About the Gladys Black Environmental Education Project

The Gladys Black Environmental Education Project is a partnership between the Red Rock Lake Association and Marion County Conservation. This unique partnership encourages residents of Marion County (and the Midwest and beyond) to get out the door and explore the natural world.

Red Rock Lake Association - Partners with the US Army Corps of Engineers in managing recreation, development and stewardship of Lake Red Rock.

Marion County Conservation - Founded in 1956 under Iowa Code Chapter 350.11 and provides conservation, recreation and educational opportunities to promote understanding and appreciation with a sense of empathy and responsibility towards our natural communities. The Marion County Conservation Board operates and manages Marion County Park, Cordova Park, Roberts Creek Park, Wilcox Wildlife Preserve, Paul Todd Wildlife Area, Horns Ferry Bridge Area, Bauer Park, and three miles of paved Volksweg Trail along county road T-15.

The Lake Association education committee members and the Marion County naturalist share the same goals of helping people reconnect with the natural world. The website will help you observe, offer books or articles to read more on a particular subject, and suggest activities you can do alone or with your family. You’ll also learn ways to improve the natural habitat you enjoy. If you’re a parent, teacher, or youth leader, we hope you begin your jorney through our “Topics” and involve the children in your care in these activities and learning.

We hope you can develop your own “sense of place” in this world. Place is more than a name, but knowing the inter-relationships of the stories of the animals, plants, soil, water, and people – then, now, and tomorrow.

A message from the Marion County Naturalist:

Gladys Black, an inspiration, an educator, author, and known as "the bird lady of Iowa."

I was introduced to Gladys Black at the age of 8 on a field trip to Lake Ahquabi State Park. I loved birds and nature, and she spoke of birds with names I had never heard. She could stand in one place, have everyone be quiet (which was pretty hard for 8-year-olds outside), she would smile and say, "Hear that?" That is a cardinal and then tell us a story of the red bird. I made my way closer to her, she sparked an interest in me. As I looked up at her, she had on a hat, a plaid shirt, silverware in her pocket, a bag with a book all about birds, a pencil and binoculars! I was so in awe. She heard a sound not far away, looked at me and said, "Do you hear the rain crow?" Gladys was an integral part of my desire to become an environmental educator and working with birds as much as I could.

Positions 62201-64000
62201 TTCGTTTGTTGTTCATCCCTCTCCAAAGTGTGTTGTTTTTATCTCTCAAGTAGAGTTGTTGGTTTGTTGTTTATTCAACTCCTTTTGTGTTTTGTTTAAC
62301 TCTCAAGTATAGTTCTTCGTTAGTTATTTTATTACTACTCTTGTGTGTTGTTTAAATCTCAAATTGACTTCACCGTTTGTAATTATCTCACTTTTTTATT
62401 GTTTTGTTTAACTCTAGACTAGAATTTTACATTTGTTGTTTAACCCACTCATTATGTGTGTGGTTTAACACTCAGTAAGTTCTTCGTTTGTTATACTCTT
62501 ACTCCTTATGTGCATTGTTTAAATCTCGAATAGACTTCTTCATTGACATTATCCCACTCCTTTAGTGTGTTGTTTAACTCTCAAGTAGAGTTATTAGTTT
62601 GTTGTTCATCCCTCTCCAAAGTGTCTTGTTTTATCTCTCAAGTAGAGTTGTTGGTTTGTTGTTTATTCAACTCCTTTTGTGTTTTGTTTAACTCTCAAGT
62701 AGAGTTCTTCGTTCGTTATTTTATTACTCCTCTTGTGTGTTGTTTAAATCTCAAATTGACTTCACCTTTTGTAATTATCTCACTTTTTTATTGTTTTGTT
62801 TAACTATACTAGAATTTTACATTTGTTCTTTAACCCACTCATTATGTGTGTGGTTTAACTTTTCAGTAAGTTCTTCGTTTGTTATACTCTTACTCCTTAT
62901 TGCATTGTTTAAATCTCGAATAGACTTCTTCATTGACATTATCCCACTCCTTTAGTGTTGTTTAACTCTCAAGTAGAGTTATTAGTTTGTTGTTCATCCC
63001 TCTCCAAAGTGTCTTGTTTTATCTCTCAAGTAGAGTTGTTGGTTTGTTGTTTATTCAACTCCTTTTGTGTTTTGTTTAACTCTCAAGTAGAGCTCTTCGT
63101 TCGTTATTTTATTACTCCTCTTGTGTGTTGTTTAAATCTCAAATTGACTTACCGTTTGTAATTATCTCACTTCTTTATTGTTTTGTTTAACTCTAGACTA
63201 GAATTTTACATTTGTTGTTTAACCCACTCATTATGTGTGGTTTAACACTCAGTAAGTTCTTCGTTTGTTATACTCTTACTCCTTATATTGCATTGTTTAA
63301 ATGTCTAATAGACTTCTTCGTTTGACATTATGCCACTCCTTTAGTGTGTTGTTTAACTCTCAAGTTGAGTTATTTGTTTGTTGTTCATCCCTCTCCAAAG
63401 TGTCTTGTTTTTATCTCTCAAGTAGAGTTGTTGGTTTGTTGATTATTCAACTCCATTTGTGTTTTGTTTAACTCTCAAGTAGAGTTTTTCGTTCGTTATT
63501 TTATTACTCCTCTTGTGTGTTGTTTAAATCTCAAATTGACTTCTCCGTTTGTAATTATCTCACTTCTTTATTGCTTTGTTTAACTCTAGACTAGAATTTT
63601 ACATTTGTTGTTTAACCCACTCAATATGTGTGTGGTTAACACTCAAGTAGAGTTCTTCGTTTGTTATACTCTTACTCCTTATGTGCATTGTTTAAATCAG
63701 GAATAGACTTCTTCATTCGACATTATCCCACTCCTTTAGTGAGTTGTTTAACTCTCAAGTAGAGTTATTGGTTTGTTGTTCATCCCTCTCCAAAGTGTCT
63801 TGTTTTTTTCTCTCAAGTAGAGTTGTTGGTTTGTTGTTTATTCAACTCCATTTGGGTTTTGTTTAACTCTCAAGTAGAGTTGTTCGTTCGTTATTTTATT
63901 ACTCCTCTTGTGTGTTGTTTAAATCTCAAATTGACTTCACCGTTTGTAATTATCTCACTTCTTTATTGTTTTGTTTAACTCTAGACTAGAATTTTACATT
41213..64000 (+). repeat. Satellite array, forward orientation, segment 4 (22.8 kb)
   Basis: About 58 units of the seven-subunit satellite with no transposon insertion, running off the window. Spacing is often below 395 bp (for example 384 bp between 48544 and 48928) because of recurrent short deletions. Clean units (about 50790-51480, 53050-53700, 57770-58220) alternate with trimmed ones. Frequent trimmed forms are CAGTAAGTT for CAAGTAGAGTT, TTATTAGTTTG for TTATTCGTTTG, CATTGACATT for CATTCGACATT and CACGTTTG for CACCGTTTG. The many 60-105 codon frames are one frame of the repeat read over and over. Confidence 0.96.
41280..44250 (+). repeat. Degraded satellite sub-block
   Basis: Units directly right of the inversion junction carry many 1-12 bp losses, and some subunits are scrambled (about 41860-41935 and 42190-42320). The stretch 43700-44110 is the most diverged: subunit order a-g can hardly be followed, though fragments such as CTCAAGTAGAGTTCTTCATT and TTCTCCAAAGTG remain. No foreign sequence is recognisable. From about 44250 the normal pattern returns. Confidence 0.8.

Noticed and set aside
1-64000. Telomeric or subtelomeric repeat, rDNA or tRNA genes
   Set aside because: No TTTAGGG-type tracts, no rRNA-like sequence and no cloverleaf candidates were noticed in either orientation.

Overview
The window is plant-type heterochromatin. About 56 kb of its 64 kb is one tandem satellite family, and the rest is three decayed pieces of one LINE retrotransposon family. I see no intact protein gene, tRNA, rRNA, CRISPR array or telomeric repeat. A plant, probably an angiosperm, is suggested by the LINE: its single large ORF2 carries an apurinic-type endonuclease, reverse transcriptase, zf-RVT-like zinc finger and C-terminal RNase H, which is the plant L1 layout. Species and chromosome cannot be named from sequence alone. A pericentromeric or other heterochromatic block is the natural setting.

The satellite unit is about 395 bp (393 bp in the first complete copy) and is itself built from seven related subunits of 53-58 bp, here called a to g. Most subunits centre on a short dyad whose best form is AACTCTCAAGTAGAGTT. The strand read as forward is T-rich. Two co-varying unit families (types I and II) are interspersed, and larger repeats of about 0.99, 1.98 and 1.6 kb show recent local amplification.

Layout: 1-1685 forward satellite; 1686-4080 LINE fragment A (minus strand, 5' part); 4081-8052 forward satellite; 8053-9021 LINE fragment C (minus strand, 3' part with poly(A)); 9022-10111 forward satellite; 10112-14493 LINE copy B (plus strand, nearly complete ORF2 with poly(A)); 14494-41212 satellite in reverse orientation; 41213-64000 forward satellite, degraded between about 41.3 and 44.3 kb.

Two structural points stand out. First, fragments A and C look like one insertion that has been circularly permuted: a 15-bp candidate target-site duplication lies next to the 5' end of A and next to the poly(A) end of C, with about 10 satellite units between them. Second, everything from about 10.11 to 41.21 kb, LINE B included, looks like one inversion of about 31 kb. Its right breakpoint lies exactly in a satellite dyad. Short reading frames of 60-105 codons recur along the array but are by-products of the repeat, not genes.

Gladys' life was filled with community work and a professional career as a public health nurse working in the rural communities of Clarke County, Iowa. She never received any formal training in ornithology, but was brought up with a love of birds and nurtured her skill of bird identification. She spent more than 35 years in Iowa doing volunteer work with birds, identifying bird species in and around the Red Rock area. She volunteered her time to take children and adults trekking for birds, promoting habitat protection, and was one of Iowa's renowned environmental educators in the area. She wrote newspaper columns about her birding observations in The Des Moines Register from 1969 to 1987 and in three weekly newspapers in Marion County until the week of her death in 1998. She was truly a one-of-a-kind ecologist, educator, bird rehabilitator, and known as the dean of Iowa Ornithologists.

This site is dedicated to Gladys, but covers much more than birds, but also bits and pieces of our environment that may help inspire and begin a journey to the out-of-doors. Gladys had a love for, not only birds, but butterflies, reading and poetry.

Remember what Rachel Carson said, "If children are to keep alive their inborn sense of wonder, they need the companionship of at least one adult who can share it, rediscovering with them the joy, excitement, and mystery of the world we live in." I think Gladys was this one adult for many people!